Every once in a while you get into a Netflix slump where you find yourself re-watching the same shows that you’ve already seen and know the outcome of. I found myself in that phase back in September. When I had the downtime and desire to watch Netflix, I’d go back to the episodes of “FRIENDS” or “How I Met Your Mother,” which are always reliable, but lack anything new or unpredictable. I wanted to find a show that while being funny was also unique, not following the same mold of every other comedy. Lo and behold, it took less than five minutes for me to find Showtime’s drama “Queer As Folk.”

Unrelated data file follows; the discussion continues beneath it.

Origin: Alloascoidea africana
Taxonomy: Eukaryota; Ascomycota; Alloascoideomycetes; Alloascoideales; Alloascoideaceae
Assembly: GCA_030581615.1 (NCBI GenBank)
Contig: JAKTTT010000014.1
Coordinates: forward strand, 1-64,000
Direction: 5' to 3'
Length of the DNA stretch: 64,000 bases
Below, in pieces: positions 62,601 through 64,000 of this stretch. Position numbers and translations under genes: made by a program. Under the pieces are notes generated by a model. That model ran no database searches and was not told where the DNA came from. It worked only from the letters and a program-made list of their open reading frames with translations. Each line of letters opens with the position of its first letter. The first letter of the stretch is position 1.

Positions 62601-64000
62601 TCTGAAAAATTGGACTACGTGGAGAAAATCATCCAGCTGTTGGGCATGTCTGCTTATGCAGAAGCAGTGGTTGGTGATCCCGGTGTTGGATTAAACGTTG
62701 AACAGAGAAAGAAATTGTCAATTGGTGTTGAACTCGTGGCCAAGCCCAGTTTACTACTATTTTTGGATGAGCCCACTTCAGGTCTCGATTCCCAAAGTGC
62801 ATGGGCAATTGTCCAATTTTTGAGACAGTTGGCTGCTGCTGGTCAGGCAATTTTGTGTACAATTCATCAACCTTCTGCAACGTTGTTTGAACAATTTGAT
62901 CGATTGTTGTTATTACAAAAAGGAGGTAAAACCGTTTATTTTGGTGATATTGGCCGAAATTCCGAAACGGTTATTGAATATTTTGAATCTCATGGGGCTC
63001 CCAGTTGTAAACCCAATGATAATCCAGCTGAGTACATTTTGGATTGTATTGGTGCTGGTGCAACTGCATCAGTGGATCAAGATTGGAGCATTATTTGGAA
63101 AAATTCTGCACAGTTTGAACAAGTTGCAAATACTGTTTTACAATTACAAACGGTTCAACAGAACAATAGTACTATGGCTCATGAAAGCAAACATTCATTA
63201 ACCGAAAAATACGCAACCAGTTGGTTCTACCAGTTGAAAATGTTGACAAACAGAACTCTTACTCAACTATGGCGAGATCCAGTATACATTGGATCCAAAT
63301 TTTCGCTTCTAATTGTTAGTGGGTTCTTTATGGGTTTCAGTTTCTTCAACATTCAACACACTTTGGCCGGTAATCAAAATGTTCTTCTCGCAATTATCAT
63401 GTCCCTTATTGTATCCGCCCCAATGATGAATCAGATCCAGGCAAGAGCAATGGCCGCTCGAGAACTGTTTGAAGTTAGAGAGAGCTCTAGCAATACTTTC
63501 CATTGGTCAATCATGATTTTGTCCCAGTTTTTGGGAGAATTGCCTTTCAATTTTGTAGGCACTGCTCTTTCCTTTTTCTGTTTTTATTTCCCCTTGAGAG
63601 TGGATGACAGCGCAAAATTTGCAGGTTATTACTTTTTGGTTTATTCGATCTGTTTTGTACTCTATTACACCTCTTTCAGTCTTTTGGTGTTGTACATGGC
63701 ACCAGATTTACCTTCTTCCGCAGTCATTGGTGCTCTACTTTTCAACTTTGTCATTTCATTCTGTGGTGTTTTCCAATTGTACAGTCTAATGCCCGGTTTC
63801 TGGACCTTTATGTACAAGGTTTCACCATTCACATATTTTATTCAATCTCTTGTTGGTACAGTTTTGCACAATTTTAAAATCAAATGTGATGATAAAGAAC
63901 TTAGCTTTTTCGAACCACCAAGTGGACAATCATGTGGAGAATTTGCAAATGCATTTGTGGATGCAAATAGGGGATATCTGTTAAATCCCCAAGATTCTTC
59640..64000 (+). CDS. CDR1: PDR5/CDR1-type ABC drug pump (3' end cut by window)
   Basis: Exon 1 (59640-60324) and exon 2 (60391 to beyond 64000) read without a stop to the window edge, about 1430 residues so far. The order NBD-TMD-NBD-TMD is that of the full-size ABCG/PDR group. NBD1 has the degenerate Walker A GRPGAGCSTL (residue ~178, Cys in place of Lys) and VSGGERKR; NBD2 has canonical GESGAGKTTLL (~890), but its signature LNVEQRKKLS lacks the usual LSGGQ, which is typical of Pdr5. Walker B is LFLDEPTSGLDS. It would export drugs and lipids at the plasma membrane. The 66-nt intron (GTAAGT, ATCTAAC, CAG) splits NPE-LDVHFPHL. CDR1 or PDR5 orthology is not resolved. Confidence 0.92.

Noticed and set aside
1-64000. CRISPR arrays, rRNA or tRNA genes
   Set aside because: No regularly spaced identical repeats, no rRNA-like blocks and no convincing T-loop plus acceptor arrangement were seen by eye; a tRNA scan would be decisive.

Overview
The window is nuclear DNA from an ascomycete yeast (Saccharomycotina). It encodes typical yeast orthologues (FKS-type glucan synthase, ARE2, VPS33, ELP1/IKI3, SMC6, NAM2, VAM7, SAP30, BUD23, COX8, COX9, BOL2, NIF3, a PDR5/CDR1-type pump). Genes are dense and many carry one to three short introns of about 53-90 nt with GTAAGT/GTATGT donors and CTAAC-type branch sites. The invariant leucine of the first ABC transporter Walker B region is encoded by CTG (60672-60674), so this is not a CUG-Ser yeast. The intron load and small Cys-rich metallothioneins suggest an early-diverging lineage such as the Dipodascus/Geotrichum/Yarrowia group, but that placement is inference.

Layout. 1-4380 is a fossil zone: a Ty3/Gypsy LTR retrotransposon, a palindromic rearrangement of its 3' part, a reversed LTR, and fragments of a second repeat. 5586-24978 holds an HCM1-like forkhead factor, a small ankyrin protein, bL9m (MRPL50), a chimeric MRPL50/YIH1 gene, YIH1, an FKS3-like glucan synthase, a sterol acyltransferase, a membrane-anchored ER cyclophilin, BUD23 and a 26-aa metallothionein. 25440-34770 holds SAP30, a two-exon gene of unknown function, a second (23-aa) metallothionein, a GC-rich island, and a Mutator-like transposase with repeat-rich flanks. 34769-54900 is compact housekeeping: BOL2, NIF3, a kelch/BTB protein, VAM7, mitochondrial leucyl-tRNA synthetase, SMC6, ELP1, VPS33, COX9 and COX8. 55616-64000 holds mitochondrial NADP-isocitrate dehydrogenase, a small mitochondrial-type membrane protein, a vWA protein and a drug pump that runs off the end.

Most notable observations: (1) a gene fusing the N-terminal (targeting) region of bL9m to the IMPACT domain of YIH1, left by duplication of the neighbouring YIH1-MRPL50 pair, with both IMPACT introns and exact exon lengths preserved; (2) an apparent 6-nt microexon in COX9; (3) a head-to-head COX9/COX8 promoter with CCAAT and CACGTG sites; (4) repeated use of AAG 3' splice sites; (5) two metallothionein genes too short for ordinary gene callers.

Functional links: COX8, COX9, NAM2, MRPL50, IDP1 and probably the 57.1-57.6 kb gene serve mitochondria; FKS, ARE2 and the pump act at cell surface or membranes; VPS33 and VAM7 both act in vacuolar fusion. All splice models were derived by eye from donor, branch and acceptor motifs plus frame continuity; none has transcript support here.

The show, following the lives and interpersonal relationships of five gay men in Pittsburgh, Pa., tackles various controversial topics that are not often — if ever — discussed on television. Several of its storylines include topics such as coming out, gay-bashing, serodiscordant relationships — where one partner is HIV negative and the other is HIV-positive — and safe sex. Each of these storylines gives the viewers terrific insight into the lives of some people within the LGBTQ+ community. Additionally, the show addresses the social and political discourse that is particularly strong during its run from 2000 to 2005, which coincided with former president George W. Bush’s first term in office.

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